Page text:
Criminal Justice Research and Development_Graduate Research Fellowships

Published on AidPage by IDILOGIC on Jun 24, 2005

Administered by:

US Federal Government Agency (see all agencies)
Department of Justice , National Institute of Justice
CFDA #: 16.562

Purpose of this program:

To improve the quality and quantity of knowledge about crime and the criminal justice system, while, at the same time, helping to increase the number of persons who are qualified to teach in collegiate criminal justice programs, to conduct research related to criminal justice issues, and to perform more effectively within the criminal justice system.

Possible uses and use restrictions...

Eligible students are doctoral candidates engaged in dissertation research and writing on a problem related to law enforcement, crime or criminal justice. A fellowship is funded for up to 18 months. This competitive program provides fellowship stipends, major project costs, and certain university fees for a maximum amount of $15,000. Students who do not qualify for the doctoral program may consider applying for other research grants under the fellowship solicitation.

Who is eligible to apply...

Accredited institution of higher education offering a doctoral degree program. Degree does not have to be in criminal justice, but proposed dissertation work must be related to criminal justice issues.

Eligible Applicant Categories:
Eligible Functional Categories:
Credentials/Documentation

Eligible graduate students interested in competing for a fellowship must furnish along with the application for a grant, a letter of endorsement from the faculty advisor. Applicants must have completed all degree requirements except the research writing, and defense of the dissertation or an internship prior to the start of the grant. This program is excluded from coverage under OMB Circular No. A-87.

Note:This is a brief description of the credentials or documentation required prior to, or along with, an application for assistance.

About this section:

This section indicates who can apply to the Federal government for assistance and the criteria the potential applicant must satisfy. For example, individuals may be eligible for research grants, and the criteria to be satisfied may be that they have a professional or scientific degree, 3 years of research experience, and be a citizen of the United States. Universities, medical schools, hospitals, or State and local governments may also be eligible. Where State governments are eligible, the type of State agency will be indicated (State welfare agency or State agency on aging) and the criteria that they must satisfy.

Certain federal programs (e.g., the Pell Grant program which provides grants to students) involve intermediate levels of application processing, i.e., applications are transmitted through colleges or universities that are neither the direct applicant nor the ultimate beneficiary. For these programs, the criteria that the intermediaries must satisfy are also indicated, along with intermediaries who are not eligible.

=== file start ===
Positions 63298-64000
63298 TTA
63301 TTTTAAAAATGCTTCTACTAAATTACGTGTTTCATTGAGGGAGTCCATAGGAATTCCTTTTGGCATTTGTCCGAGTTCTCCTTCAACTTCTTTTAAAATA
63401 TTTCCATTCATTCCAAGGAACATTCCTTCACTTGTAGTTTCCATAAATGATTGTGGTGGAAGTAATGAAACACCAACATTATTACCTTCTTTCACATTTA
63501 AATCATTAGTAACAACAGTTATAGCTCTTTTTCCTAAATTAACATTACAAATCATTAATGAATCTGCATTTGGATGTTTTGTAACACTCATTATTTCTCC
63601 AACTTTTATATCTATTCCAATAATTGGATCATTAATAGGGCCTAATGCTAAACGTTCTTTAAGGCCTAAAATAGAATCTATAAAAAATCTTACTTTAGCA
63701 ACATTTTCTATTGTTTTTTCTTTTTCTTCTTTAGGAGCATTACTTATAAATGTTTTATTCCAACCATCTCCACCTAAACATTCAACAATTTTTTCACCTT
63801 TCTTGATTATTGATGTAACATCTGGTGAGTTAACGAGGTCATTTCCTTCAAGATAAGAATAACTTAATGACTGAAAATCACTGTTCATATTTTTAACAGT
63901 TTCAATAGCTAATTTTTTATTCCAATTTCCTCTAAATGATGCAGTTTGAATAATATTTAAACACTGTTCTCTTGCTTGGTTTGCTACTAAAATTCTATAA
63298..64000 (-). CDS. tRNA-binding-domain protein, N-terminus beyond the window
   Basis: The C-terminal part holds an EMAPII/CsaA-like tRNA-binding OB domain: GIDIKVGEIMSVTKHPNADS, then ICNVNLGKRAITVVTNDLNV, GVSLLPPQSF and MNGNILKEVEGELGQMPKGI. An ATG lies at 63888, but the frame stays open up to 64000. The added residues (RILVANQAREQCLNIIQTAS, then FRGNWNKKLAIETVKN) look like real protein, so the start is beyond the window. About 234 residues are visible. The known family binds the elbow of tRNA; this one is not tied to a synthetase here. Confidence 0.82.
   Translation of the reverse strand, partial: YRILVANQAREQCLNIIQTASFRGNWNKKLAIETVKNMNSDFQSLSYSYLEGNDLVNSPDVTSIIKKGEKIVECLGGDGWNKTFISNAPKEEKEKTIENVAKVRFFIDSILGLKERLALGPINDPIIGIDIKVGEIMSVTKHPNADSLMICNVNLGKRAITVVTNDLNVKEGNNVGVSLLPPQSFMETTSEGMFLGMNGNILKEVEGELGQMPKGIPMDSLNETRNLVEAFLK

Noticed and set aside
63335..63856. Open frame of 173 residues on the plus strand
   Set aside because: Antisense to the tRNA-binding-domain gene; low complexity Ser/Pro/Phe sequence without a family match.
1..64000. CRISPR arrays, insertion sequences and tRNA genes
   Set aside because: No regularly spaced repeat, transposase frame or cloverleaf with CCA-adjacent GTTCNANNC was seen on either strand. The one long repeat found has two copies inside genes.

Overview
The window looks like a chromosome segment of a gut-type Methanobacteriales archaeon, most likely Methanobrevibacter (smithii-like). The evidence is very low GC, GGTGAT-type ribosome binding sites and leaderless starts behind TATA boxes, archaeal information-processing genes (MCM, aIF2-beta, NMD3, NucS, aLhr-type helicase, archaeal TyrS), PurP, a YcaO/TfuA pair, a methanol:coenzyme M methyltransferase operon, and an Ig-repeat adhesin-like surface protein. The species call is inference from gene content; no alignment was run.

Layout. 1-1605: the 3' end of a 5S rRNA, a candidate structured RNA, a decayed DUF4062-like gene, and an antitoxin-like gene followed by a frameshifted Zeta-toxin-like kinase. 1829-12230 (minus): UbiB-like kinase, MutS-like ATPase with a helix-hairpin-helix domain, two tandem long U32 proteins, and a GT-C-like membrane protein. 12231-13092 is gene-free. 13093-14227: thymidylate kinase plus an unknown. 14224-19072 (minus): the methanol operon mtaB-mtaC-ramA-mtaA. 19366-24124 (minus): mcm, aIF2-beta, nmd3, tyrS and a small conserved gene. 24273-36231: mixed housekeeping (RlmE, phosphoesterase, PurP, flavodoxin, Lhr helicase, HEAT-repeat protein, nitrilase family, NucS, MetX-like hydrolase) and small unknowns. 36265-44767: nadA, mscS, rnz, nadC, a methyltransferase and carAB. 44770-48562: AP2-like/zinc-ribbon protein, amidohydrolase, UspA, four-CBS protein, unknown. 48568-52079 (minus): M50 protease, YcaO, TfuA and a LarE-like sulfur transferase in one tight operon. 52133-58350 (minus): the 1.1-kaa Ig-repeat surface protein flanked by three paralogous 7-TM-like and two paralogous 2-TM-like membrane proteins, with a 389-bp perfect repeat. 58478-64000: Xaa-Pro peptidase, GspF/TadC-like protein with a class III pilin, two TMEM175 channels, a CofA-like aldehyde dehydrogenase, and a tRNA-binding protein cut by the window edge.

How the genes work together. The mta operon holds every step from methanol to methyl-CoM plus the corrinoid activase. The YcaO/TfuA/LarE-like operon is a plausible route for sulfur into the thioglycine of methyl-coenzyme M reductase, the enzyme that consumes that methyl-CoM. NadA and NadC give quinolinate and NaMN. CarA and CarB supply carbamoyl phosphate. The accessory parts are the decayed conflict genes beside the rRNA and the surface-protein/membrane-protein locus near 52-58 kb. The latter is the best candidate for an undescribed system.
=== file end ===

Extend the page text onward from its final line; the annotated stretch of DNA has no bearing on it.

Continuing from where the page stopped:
How to apply...

Application Procedure:

Detailed information is provided in the program solicitation which is obtained by sending a self-addressed mailing label to the National Criminal Justice Reference Service, Box 6000, Rockville, MD 20849-6000 or calling toll free to request a copy at (800) 851-3420 or accessing the web site at www.ojp.usdoj.gov/nij under "Funding Opportunities". This program is subject to the provisions of OMB Circular No. A-110.

Note: Each program will indicate whether applications are to be submitted to the Federal headquarters, regional or local office, or to a State or local government office.

Award Procedure:

Grants are awarded by the Institute Director based on the recommendations of criminal justice experts from outside reviewers and Institute staff.

Note: Grant payments may be made by a letter of credit, advance by Treasury check, or reimbursement by Treasury check. Awards may be made by the headquarters office directly to the applicant, an agency field office, a regional office, or by an authorized county office. The assistance may pass through the initial applicant for further distribution by intermediate level applicants to groups or individuals in the private sector.

Deadlines and process...

Deadlines

Applications may be submitted at any time throughout the year. Proposals will be due and subsequently reviewed three times a year, in February, June, and October, with funding decisions made within 60-90 days of the review date.

Note: When available, this section indicates the deadlines for applications to the funding agency which will be stated in terms of the date(s) or between what dates the application should be received. When not available, applicants should contact the funding agency for deadline information.

Range of Approval/Disapproval Time

Approximately 90 days from application deadline.

Preapplication Coordination

None. This program is excluded from coverage under OMB Circular No. A-102 and E.O. 12372.

Note: This section indicates whether any prior coordination or approval is required with governmental or nongovernmental units prior to the submission of a formal application to the federal funding agency.

Appeals

Hearings by the Director.

Note: In some cases, there are no provisions for appeal. Where applicable, this section discusses appeal procedures or allowable rework time for resubmission of applications to be processed by the funding agency. Appeal procedures vary with individual programs and are either listed in this section or applicants are referred to appeal procedures documented in the relevant Code of Federal Regulations (CFR).

Renewals

None.